“Top Polish politicians were thrown into a frenzy Thursday after reports emerged that Prime Minister Benjamin Netanyahu, in Warsaw for an international conference on the Middle East, had said that “the Poles cooperated with the Nazis” during the Holocaust.

Warsaw was apparently particularly riled by a story in The Jerusalem Post, which initially mischaracterized the Israeli leader’s quote as saying the Polish nation had cooperated with the Nazis. […]

Several reporters in the room reported Netanyahu had said “the.” But the Prime Minister’s Office spokeswoman Shir Cohen later played reporters a recording of the conversation in which it was clear the prime minister had indeed not used the definite article.

As for The Jerusalem Post’s error, Cohen told The Times of Israel: “The prime minister’s comments concerning Poland were misquoted by The Jerusalem Post, which quickly issued a correction clarifying that an error had been made in the editing of the article.””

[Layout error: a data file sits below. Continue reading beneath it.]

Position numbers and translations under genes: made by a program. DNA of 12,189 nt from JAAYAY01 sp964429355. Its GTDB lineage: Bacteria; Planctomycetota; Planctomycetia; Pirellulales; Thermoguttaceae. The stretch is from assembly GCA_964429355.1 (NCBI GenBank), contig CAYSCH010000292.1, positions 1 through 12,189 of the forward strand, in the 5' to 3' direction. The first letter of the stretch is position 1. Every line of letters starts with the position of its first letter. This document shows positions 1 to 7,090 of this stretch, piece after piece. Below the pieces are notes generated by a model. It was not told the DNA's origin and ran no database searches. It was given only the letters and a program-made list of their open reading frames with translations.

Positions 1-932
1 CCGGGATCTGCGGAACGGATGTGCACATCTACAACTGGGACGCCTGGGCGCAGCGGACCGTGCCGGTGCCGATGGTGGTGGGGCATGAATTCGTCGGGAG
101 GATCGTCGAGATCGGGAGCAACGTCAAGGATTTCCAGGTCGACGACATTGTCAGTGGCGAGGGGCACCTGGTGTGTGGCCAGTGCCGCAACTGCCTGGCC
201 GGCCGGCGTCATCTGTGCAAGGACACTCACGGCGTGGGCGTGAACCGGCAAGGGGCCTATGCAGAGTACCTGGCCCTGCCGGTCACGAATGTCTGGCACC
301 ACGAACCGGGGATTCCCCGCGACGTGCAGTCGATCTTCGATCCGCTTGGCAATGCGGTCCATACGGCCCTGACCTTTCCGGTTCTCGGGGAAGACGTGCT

So this is in fact a story about Polish politicians jumping to conclusions following a media accuracy error.

BBC audiences unfamiliar with the story would however have been unlikely to understand that from the report’s headline – “Netanyahu’s Holocaust comment” – and opening paragraphs which refer to “comments on the Holocaust…by Benjamin Netanyahu”.  

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BBC WS tells listeners to go online for part of a story it didn’t tell

 

 

 

 

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Hizballah video brings BBC narrative into focus

The Jerusalem Post reports:

“[The] Terror group Hezbollah published a video of the 2015 attack on an IDF convoy on the Israel-Lebanon border that killed two soldiers and wounded seven others.